It was a huge day for South African competitors on Dakar's Day 5 around Riyadh. Toyota Gazoo Hilux duo Henk Lategan and Brett Cummings finally delivered on their stage winning promise to bring their Toyota Gazoo Hilux home to a fine victory. And Botswana rider Ross Branch finished a fine second on two wheels, behind Italian MotoGP racer and Dakar rookie sensation Danilo Petrucci's KTM after first man home duo, Aussie Toby Price was booked three minutes for speeding .
There was however more drama before the action even started Thursday morning. The fourth car overall overnight, Giniel de Villiers and Dennis Murphy’s Gazoo Toyota Hilux was slapped with a monster five hour penalty after a second incident involving a motorcycle. That not only saw the South African crew join a long list of race favourites running at the back overall following a litany of different issues, but it also drew widespread criticism of Dakar continuing to race cars and bikes on the same route.
By way of circumstance, while portions of the cars and bike routes have on occasion been separated for safety reasons, Thursday’s romp around Riyadh just happened to be the first ever Dakar stage where the motorcycles raced a completely different route to the cars. That considered, both the cars and bikes became tales of two races as the first machines to start found the going tough as they opened the road. Leaving those who started further back to fight it out for the day’s glory.
All of which played perfectly into Lategan and Cummings’s hands as they not only made good for the team’s overnight woes. They also finally broke their duck. Starting 16th, the triple South African Cross Country champions initially diced Swedes Mattias Ekström and Emil Bergkvist’s petrol-electric Audi RS Q e-Tron before pulling away to win their first Dakar stage after leading on several occasions over the past two years.
Behind them, Sebastien Loeb and Fabian Lurquin’s BRX Hunter bounced back after losing time up front early on. The WRC legend set a scorching pace later in the stage to leapfrog up from fourth to second in the final sector. Third overall, ever-consistent Argentine privateers Luciano Alvarez and Araman Monelon’s Hilux led French crew Mathieu Serradori and Loic Minaudier’s Century CR6 to a proudly South African third and fourth. Ahead of Guerlain Chicherit and Alex Winocq’s Thunder buggy.
Another ever-present Dakar force Jakub Przygonski and Timo Gottschalk’s Mini was sixth from disappointed de Villiers and Murphy and overall leader Nasser Al Attiyah and Matthieu Baumel’s Gazoo Hiluxes. They kept a watching brief before turning on the taps later in the day to come home eighth and manage their overall gap to Loeb at 35 minutes. South African car crew Chris Visser and Rodney Burke continued to impress as they brought their Century CR6 home a stunning tenth and move up to take the top SA spot in 13th overall.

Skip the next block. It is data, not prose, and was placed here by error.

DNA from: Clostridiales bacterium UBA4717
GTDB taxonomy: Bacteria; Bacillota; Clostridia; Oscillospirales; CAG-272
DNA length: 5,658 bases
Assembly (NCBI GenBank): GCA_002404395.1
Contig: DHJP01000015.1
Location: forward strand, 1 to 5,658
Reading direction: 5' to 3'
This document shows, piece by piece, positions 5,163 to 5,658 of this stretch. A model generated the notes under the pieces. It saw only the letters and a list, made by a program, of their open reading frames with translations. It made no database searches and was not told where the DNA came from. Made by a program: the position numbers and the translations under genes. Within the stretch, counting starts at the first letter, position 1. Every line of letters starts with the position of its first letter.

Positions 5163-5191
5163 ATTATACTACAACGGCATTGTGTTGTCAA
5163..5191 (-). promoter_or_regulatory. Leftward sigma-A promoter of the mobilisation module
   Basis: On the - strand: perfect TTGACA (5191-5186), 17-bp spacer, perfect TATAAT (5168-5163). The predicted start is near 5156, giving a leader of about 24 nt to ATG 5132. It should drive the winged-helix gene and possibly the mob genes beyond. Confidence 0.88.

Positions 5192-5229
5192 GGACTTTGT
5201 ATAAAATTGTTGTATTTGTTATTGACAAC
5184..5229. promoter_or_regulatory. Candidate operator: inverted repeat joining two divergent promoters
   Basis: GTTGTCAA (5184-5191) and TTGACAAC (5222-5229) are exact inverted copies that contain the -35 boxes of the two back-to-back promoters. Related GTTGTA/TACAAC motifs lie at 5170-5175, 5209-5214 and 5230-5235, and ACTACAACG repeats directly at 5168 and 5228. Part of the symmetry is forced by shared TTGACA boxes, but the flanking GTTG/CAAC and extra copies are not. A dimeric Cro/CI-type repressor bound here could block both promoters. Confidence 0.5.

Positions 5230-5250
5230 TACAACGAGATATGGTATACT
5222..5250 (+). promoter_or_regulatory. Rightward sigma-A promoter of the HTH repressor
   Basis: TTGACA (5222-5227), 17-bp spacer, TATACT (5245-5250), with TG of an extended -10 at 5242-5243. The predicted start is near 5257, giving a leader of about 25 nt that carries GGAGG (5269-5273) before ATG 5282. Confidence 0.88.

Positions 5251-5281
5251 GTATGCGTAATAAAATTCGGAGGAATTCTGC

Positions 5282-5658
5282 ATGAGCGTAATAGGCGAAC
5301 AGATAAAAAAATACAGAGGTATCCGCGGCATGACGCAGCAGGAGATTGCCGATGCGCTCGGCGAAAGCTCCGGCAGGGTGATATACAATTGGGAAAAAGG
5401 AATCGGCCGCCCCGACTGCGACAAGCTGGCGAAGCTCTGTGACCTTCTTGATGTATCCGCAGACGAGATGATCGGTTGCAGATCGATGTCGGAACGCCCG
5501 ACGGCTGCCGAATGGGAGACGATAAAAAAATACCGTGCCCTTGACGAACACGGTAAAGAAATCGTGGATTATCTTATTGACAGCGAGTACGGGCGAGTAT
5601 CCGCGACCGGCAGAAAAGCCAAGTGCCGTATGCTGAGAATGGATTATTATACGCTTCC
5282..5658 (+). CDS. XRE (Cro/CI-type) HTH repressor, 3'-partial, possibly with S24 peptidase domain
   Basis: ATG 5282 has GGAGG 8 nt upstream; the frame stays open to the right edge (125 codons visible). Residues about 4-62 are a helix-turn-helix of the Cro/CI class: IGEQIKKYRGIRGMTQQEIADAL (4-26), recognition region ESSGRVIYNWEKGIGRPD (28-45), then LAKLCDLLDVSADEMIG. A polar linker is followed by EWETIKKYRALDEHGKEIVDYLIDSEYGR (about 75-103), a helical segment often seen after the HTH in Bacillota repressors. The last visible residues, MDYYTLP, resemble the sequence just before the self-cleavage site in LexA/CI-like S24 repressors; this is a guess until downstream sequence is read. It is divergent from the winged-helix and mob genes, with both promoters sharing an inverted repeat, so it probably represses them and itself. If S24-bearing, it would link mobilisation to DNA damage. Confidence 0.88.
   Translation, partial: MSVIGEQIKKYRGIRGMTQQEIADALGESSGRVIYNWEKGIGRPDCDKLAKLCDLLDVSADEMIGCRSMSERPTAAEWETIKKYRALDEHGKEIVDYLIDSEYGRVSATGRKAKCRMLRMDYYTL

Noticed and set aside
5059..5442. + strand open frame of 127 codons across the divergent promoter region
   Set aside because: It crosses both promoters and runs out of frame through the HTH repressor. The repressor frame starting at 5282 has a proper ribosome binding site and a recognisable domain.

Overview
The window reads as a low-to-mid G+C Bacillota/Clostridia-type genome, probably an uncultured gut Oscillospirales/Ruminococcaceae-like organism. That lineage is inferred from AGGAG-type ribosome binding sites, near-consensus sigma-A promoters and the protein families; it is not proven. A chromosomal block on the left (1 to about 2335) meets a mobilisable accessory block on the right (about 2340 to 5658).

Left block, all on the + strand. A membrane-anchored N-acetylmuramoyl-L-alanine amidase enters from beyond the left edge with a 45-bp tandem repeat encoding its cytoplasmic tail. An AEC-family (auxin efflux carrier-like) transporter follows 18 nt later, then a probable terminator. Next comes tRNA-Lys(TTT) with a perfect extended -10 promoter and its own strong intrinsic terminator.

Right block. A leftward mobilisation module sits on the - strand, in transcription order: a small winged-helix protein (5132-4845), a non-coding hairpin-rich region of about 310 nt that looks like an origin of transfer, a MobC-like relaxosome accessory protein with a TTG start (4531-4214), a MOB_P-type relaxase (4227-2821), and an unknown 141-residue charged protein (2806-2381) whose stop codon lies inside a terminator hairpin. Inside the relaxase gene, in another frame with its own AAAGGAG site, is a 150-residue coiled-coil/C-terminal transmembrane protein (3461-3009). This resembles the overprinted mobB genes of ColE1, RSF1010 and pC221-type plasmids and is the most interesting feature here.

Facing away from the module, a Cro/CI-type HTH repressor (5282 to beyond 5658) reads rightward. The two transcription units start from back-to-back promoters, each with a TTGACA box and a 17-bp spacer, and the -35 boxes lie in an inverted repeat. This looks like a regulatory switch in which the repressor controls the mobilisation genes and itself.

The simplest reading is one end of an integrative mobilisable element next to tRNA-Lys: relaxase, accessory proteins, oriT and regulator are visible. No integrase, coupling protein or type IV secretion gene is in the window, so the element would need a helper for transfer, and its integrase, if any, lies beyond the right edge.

The other Audis had a tough day. Stéphane Peterhansel stopped to allow the stricken Carlos Sainz to rob his e-Tron of parts to continue. SA men, Shameer Variawa and Danie Stassen’s Gazoo Hilux ran well but but slimped to 22nd. Brian Baragwanath and Leonard Cremer’s Century were fourth before dropping back to finish 25th. Tenacious Century duo Schalk Burger and Henk Janse van Vuuren were 59th at the time of writing, Ernest Roberts and Henry Kohne 60th. And SA navigators Taye Perry sat 34th and Ryan Bland 48th.
As it was in the cars, the first bikes away struggled. While Pettrucci and Branch, who both started outside the top ten made good with tracks to follow. As did Honda men Jose Florimo and Ricky Brabec in third and fourth, rookie Mason Klein’s KTM, and Price, who wound up sixth after his penalty. South African rookie Bradly Cox had a solid ride to 22nd. Ahead of Wednesday’s top three, Honda teammates Pablo Quintanilla and Juan Barreda and Paulo Goncalves’ Sherco.
SA riders, Aron Mare was 25th, Charan Moore 40th, John Kelly 66th, Werner Kennedy 79th, Walter Terblanche 86th, Stuart Gregory 93rd, and Paulo Oliveira 115th. Overall on two wheels, Sam Sunderland provisionally maintains Gas Gas’ iron grip on the bike race, two minutes clear of KTM’s Mattias Walkner and six up on Adrien Beveren’s Yamaha. Ross Branch is up to eighth, 18 minutes off the lead, Mare is 18th, Cox 22nd and Moore 40th.
The other Dakar classes were still racing at the time of writing. Overall leader Rodrigo de Oliveira and Maykal Justo headed Sergei Kariyakin and Andre Vlasuik in the Side by Sides. Seth Quinterio and Denis Zenz Red Bull led Sebastian Eriksson and Wouter Rosegaar and overall leaders Francisco Contardo and Pablo Vinagre’s Can Ams in the UTVs and Alexandre Giroud led overall leader Pablo Copetti in the quads. It was ops normal in the trucks where overall leader Sotnikov was ahead of Shabilov and Nikolaiev in a Kamaz 1-2-3.
409 crews comprising 244 motorcycles, 92 cars, 117 lightweights and quads and 56 trucks started 2022’s 44th Dakar Rally Saturday 1 January. They are racing 4,000 kilometres over a 6,500 km route across the Saudi Arabian Desert to the finish in Jeddah on Friday 12 January. Friday’s Day 6 will see competitors racing 402 km of another 618 km loop around Riyadh